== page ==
The title of Florida Georgia Line's second full length is accurate. For the duo of Tyler Hubbard and Brian Kelly, that means girls, girls and more girls plus an ultra dose of partying.
That is evident from the refrain of the title track, which, of course, focuses on Friday night activities. "I brought the songs and you brought the party/
Only one way to do it up right/Everybody goes where eveybody knows/That anything goes on a Friday Night/Get your party right/It's a Friday night. »»»
Here's to the Good Times This is How We Roll
Perhaps a few fans didn't get enough of Florida Georgia Line's "Here's to the Good Times," which came out in December 2012. That release contained all five songs of the duo's second EP "It'z Just What We Do" from May 2012. Not to mention the super uber mega-hit Cruise and fellow number ones Get Your Shine On, Round Here and Stay.
With "This is How We Roll," Tyler Hubbard (he's the one with the longer hair) and Brian Kelly follow the »»»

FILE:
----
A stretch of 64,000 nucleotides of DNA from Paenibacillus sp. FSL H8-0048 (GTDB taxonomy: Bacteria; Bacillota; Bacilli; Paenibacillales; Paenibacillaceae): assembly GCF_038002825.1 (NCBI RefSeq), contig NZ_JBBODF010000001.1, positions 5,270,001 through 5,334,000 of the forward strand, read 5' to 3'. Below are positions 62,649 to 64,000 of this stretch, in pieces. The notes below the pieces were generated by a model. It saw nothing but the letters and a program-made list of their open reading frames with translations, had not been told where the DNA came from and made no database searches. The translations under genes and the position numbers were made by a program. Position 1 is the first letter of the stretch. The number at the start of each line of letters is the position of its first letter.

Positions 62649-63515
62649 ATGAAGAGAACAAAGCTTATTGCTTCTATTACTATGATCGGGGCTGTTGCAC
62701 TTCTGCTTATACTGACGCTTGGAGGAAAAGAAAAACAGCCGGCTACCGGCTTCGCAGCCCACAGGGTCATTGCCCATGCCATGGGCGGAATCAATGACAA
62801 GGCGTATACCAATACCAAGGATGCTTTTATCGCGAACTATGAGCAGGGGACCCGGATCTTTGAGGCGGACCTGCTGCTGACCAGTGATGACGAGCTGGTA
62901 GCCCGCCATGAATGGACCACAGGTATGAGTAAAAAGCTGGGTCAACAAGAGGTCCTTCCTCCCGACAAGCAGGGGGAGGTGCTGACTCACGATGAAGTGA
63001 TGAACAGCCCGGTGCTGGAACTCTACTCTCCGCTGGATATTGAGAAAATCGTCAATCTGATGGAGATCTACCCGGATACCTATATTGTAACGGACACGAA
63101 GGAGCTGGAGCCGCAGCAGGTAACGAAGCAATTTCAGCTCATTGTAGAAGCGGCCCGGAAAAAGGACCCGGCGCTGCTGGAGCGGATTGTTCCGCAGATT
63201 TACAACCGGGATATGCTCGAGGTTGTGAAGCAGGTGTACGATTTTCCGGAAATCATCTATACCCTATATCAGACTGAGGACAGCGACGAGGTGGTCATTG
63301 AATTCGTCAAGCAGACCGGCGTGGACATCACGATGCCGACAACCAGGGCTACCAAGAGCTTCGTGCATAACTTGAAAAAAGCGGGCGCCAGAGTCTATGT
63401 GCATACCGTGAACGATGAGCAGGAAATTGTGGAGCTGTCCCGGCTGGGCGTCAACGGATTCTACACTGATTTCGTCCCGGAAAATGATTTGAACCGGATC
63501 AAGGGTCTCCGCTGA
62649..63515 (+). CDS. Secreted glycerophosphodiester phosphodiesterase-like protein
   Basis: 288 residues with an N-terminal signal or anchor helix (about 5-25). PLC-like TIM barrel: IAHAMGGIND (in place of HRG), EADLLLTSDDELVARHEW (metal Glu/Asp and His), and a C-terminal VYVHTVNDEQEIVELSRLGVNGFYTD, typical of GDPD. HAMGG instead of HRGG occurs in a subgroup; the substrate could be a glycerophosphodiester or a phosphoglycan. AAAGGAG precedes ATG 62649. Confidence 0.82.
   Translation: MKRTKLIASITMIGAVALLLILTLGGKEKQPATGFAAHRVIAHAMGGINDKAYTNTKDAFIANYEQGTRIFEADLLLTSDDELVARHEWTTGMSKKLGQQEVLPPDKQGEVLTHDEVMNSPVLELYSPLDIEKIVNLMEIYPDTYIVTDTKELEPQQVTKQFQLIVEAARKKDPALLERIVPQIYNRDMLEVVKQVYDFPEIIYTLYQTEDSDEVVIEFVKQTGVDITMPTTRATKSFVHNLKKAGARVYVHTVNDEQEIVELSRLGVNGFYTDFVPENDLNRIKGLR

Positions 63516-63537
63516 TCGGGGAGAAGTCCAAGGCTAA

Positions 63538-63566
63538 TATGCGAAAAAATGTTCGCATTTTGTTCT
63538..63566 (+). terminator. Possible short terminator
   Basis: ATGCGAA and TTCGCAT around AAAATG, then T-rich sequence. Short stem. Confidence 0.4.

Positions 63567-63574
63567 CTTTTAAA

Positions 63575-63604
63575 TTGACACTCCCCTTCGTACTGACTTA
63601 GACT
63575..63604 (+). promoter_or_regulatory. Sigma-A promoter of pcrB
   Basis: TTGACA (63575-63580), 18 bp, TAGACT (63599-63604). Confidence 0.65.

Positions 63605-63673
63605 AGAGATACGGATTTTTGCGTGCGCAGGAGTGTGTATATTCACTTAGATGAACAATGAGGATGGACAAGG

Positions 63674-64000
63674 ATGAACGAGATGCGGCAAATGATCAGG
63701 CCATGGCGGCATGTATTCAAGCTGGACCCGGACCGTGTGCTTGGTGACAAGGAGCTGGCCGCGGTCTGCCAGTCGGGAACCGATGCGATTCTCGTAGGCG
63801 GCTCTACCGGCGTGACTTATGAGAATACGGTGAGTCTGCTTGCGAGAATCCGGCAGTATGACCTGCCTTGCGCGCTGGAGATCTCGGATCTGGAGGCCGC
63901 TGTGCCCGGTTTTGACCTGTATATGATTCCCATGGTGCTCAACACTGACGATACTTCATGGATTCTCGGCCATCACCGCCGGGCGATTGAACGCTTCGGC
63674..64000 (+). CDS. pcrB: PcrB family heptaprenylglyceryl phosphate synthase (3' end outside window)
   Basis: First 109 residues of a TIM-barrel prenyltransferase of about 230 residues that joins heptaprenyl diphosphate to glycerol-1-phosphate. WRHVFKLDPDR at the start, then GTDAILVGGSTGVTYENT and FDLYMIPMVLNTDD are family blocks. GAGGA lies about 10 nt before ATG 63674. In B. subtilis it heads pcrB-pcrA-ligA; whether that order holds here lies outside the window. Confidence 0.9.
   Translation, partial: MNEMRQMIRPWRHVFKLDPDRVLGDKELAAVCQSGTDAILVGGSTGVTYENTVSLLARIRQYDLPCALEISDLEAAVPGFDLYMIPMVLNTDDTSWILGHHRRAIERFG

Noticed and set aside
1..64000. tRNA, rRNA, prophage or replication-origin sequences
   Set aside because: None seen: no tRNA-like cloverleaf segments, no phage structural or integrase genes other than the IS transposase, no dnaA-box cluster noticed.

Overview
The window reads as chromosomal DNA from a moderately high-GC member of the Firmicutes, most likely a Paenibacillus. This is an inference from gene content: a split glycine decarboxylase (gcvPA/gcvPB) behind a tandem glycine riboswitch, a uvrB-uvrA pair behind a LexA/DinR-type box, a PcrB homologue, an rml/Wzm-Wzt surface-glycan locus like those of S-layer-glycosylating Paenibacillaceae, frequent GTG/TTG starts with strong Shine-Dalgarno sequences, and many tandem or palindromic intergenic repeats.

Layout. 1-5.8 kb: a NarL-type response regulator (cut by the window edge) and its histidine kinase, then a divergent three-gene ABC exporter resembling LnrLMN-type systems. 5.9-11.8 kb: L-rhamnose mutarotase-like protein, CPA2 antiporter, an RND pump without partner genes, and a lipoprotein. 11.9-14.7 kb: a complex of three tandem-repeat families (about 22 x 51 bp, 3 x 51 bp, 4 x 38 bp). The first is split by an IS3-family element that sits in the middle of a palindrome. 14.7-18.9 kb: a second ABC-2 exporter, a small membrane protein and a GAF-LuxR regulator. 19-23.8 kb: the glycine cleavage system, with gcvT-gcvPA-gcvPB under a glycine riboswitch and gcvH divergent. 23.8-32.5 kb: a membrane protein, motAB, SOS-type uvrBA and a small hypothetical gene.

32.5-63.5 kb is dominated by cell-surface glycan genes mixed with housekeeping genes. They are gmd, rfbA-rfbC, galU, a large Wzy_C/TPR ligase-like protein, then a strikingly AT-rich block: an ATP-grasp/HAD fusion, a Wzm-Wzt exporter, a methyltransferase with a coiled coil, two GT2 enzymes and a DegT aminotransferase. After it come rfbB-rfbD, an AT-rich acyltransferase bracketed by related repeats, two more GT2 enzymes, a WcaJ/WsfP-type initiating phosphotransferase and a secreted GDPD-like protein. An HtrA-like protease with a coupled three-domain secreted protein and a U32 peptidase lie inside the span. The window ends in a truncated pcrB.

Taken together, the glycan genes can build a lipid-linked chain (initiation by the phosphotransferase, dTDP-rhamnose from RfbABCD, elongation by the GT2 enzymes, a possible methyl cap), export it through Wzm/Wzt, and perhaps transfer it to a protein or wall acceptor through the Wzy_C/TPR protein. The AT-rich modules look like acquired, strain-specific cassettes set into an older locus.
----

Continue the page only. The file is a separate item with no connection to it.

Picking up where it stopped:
Here's to the Good Times
This record can be summed up with five words: "Def Leppard with a banjo." Replace the leather pants and motorcycle boots with scuffed up Romeos and roughed up jeans and you've transformed England's most successful arena rockers into America's new favorite arena twangers. Switch the Flying V's with mandolins, cover British accents with country twang and replace the girls with big hair with girls with big... and you've got yourself a formula for hit records and sold out concerts. »»»
Editorial: Walking the talk